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$I$ is the incenter of $\triangle ABC$. Lines $BI, CI$ meet the line parallel to $BC$ through $A$ at points $D, E$. The perpendicular bisectors of segments $BD, CE$ meet $BC$ at points $X, Y$.

a) Prove that $XI=YI=AI$.

Consider two points on the circumcirlce of $\triangle ABC$, called $P, Q$, such that $\angle DPE= \angle DQE= 90^{\circ}$.

b) Prove that $PQ$ bisects segment $XY$.

Note that by simple angles, triangles $ABD, ACE$ are both isosceles. So the perpendicular bisectors meet at $A$. But how to continue? And also note that $P, Q$ are on a circle with diameter $DE$.

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$ABYD$ is a rhombus, and $ACXE$ is a rhombus too. Since $I$ belongs to the diagonal $BD$, $IA=IY$. Since $I$ belongs to the diagonal $CE$, $IA=IX$, hence $IA=IX=IY$ by transitivity.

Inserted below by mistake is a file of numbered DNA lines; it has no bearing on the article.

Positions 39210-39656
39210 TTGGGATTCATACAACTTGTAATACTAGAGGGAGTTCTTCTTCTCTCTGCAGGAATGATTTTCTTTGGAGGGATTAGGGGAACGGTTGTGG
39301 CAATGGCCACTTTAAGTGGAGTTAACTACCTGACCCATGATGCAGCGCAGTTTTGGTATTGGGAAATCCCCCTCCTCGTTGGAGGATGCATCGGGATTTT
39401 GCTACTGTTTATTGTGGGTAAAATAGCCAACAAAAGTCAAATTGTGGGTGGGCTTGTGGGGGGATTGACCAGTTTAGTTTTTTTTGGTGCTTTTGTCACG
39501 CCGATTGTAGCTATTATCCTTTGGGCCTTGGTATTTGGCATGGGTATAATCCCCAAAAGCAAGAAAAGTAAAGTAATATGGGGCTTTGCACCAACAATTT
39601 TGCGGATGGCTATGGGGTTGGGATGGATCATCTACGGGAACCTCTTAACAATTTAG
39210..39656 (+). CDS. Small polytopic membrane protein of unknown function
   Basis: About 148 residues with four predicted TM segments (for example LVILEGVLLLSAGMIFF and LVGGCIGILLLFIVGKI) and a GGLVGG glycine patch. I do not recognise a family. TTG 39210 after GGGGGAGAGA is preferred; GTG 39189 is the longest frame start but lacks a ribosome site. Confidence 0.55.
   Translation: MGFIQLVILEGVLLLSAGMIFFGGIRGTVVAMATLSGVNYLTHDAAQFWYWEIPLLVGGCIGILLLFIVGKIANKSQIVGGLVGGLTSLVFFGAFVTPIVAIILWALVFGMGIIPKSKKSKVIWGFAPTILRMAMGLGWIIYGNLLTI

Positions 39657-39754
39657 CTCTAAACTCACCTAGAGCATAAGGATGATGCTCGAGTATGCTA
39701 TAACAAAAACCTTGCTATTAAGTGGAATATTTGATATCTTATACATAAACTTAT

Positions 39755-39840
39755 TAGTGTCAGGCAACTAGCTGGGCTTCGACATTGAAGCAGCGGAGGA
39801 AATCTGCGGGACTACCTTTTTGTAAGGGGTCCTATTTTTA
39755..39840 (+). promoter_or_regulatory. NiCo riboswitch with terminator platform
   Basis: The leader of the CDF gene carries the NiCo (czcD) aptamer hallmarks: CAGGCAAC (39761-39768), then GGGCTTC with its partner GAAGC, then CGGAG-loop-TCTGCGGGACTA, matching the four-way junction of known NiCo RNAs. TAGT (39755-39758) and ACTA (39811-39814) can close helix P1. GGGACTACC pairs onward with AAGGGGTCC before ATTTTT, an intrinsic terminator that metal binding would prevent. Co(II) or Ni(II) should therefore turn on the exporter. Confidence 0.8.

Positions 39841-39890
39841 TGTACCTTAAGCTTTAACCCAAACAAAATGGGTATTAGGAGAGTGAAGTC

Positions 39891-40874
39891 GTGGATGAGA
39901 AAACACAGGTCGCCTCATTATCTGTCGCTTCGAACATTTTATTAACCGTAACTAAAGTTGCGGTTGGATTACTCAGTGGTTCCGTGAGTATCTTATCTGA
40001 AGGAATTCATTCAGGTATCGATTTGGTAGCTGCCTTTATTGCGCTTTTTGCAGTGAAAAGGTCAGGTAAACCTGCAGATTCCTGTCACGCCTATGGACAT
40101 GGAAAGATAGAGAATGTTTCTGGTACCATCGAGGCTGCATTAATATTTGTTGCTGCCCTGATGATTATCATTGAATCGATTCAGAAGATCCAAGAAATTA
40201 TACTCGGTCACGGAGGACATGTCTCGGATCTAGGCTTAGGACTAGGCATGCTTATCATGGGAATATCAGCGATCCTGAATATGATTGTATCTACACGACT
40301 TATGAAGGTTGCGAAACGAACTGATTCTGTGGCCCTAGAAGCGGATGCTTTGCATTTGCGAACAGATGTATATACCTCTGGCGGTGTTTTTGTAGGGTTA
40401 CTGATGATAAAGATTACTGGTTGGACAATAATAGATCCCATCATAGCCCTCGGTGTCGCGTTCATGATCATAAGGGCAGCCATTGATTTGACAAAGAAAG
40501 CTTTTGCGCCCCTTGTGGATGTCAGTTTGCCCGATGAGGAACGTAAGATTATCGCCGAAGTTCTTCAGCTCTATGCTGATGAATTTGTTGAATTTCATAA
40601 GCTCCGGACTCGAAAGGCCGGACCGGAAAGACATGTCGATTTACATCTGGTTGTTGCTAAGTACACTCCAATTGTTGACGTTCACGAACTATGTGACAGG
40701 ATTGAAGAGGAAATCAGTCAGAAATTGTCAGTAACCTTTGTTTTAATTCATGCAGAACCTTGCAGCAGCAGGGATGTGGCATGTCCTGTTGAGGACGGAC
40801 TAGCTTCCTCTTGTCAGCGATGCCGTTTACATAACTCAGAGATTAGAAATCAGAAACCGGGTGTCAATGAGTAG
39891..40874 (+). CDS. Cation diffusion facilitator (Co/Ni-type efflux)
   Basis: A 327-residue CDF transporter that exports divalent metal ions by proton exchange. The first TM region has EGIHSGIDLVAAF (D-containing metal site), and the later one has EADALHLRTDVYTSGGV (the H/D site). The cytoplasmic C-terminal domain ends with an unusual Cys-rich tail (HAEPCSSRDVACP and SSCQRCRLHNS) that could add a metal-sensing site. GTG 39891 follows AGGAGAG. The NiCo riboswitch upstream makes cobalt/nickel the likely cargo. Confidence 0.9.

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Since $AD=AB$ and $AE=AC$ we know that $DE=b+c$ and we also know the positions of $X,Y$ with respect to $B,C$ in terms of the side lengths. The $PQ$-line is the radical axis of two circles, hence it is orthogonal to the line joining the midpoint $M$ of $DE$ with the circumcenter $O$ of $ABC$. $MP=MQ=\frac{b+c}{2}$ and you have enough informations to prove that $PQ\cap BC$ is the midpoint of $XY$ by considering the powers of the involved points with respect to the circle centered at $M$ and the circle centered at $O$.

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  • $\begingroup$ Thanks! I tried, but it didn't work out. Can you detail your amazing solution for b)? $\endgroup$ – Leo Gardner Apr 12 '18 at 17:54

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